The advent of the mouse and large screen-dependent design elements of the PC era influenced the makeup of traditional business intelligence (BI) solutions. Similarly, mobile BI comes with its own design elements that replace the mouse with touch screens, which merge the input and output components into a single device.
The “mobile BI design framework” promotes the idea that mastering these mobile design elements can benefit mobile developers (not just mobile BI teams) in order to deliver on the promise of mobile.
Here are several key design elements that I’ll cover in more detail in this series.
Real Estate Is King in Mobile Design
Just as the saying goes “There are three things that matter in property: location, location, location,” the screen on a mobile device is the most valuable design property. We view the content on it, and maybe more importantly, we use it to interact with our mobile device by coming into contact with it (tap, swipe) for all of our mobile interactions.
This constitutes a major change for a typical PC user and developer who is accustomed to using separate devices (mouse, keyboard, touchpad) to send instructions versus viewing the data (external monitor, laptop screen). Maximizing this limited real estate is crucial to mobile design.
It’s All About Designing for Fat Fingers
When using a mobile device, we typically don’t employ any external device. Without such a steering wheel, per se, our fingers are left to perform all of the tasks related to driving on a mobile screen. There are no clicks in the mobile world— instead, we navigate by tapping on the screen or making other gestures that are the equivalent of performing arts for our fingers as we convey instructions to the mobile device.
Hence, we need to remember to design for the “fat finger”, or outlier. . Unlike a glove that may come in different sizes, the glove for mobile must be one size fits all.
The Consistency Principle Accelerates the Learning Curve
Our design must be consistent so we can leverage what I refer to as the “Teach Once and Use Many Times” concept. The idea is a simple one: If you build consistent stacks (micro components of your design such as choice of color for text, how you display additional detail, or organize your content), then the mobile user becomes familiar with how each micro component (stack) works.
Familiarity can lead to consumption of your solutions with ease and confidence, which is a prerequisite for increased adoption. Don’t underestimate the impact of the consistency principle, especially for users who may not be tech savvy.
Designing for Utility Value vs. Visual Appeal
There’s a big difference between a mobile user interface (UI) or user experience (UX) that’s designed to deliver “utility value” for mobile (like utility in economics) and one that’s designed to enhance visual appeal.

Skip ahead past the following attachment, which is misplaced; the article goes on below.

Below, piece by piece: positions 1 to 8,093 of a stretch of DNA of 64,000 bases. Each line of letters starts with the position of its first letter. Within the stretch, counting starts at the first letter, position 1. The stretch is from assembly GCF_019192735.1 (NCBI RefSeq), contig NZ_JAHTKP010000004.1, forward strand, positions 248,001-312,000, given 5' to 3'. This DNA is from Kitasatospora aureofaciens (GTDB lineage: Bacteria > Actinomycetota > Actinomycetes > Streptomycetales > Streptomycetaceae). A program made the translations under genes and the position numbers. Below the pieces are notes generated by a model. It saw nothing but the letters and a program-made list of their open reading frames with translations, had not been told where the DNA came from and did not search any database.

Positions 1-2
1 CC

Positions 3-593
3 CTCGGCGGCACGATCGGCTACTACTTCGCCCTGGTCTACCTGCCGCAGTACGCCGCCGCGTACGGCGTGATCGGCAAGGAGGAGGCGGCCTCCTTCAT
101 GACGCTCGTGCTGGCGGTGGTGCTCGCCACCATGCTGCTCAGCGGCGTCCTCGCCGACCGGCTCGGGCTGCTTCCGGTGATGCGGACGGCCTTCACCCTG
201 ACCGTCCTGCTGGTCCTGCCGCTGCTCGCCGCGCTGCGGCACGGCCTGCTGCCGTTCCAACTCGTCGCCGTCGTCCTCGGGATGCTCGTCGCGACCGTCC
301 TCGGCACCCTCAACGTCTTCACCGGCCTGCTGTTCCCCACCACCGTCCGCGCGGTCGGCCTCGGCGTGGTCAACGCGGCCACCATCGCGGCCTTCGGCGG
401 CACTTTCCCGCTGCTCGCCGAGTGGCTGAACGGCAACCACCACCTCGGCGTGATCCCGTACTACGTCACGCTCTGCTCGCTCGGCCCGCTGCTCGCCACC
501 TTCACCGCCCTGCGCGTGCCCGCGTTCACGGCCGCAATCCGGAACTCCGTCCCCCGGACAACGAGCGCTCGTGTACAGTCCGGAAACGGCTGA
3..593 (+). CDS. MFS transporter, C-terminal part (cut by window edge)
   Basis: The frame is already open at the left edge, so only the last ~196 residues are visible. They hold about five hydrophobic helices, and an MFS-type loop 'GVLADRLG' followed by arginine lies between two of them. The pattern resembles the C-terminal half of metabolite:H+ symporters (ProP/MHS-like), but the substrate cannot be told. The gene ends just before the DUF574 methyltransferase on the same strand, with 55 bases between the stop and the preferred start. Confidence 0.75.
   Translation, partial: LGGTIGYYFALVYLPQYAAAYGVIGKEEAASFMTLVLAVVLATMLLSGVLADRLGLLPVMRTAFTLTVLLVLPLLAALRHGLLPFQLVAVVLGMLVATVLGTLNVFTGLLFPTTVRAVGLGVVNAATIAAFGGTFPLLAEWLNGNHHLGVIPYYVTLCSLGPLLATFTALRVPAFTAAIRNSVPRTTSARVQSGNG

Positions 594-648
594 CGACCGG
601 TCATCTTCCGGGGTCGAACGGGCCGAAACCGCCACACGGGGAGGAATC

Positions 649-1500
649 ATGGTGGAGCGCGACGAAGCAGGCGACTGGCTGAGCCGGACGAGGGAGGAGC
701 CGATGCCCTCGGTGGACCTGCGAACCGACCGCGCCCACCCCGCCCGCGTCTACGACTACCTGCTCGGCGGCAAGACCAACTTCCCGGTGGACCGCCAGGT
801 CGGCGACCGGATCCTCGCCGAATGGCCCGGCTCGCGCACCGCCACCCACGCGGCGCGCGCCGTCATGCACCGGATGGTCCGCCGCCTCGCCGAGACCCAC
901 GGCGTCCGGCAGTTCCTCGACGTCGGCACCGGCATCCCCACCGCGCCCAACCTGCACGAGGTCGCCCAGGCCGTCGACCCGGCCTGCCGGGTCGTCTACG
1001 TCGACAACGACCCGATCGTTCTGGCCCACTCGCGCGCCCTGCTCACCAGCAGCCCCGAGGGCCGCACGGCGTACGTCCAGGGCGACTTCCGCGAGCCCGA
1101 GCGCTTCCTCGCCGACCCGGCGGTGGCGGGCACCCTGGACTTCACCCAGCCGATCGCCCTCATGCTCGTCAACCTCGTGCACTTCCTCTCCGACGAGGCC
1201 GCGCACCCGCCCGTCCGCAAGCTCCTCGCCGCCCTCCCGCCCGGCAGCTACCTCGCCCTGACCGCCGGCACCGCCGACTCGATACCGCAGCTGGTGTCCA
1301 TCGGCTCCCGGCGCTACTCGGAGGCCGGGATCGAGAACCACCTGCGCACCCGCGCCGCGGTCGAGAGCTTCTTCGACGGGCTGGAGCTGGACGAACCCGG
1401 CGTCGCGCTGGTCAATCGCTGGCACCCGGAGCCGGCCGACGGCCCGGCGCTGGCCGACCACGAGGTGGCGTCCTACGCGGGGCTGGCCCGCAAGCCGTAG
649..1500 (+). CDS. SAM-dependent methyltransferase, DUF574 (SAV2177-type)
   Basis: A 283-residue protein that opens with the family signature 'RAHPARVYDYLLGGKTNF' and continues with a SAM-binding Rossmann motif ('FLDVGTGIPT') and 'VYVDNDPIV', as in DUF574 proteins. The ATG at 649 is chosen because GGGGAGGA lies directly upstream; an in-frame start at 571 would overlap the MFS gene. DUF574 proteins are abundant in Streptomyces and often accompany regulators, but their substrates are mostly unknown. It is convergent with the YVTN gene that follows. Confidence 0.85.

Some argue that these two pieces don’t have to compete against each other, but the reality is that operational efficiency requires a greater focus on execution, which may offer limited options for desired visual appeal. This disparity becomes even more evident when you consider your audience and its mobile requirements (for example, C-level executives as opposed to analysts).
Don’t Make Me Guess, Chase, or Assume
We need to approach every part of our design with a mindset determined to eliminate all of the possible mobile BI “design infections” that force the user to guess, chase, or make assumptions about the mobile BI content. These infections can contaminate not only the functionality, but also the actual layout and presentation of data.
If the goal of mobile BI is to enable faster, better-informed business decisions, there’s nothing more detrimental than causing the user to speculate about data—mobile or not. This point is so important that I always emphasize it in my lectures.
About the author:
Kaan Turnali is a Global Senior Director, Business Intelligence (BI), for SAP’s Global Customer Operations (GCO) Reporting & Analytics Platform, Kaan is responsible for the development, oversight, and execution of strategy for the BI platform across GCO’s worldwide user base. In addition, he manages special mobile BI projects for the Office of co-CEO Bill McDermott and the GCO senior management team. His background and experience in the integration of business and technology span over two decades. He is also an adjunct professor, teaching BI in the doctor of business administration program at Wilmington University. Read more at http://www.turnali.com/ or Follow @KaanTurnali on Twitter or on LinkedIn
Originally posted on the Decision Factor Blog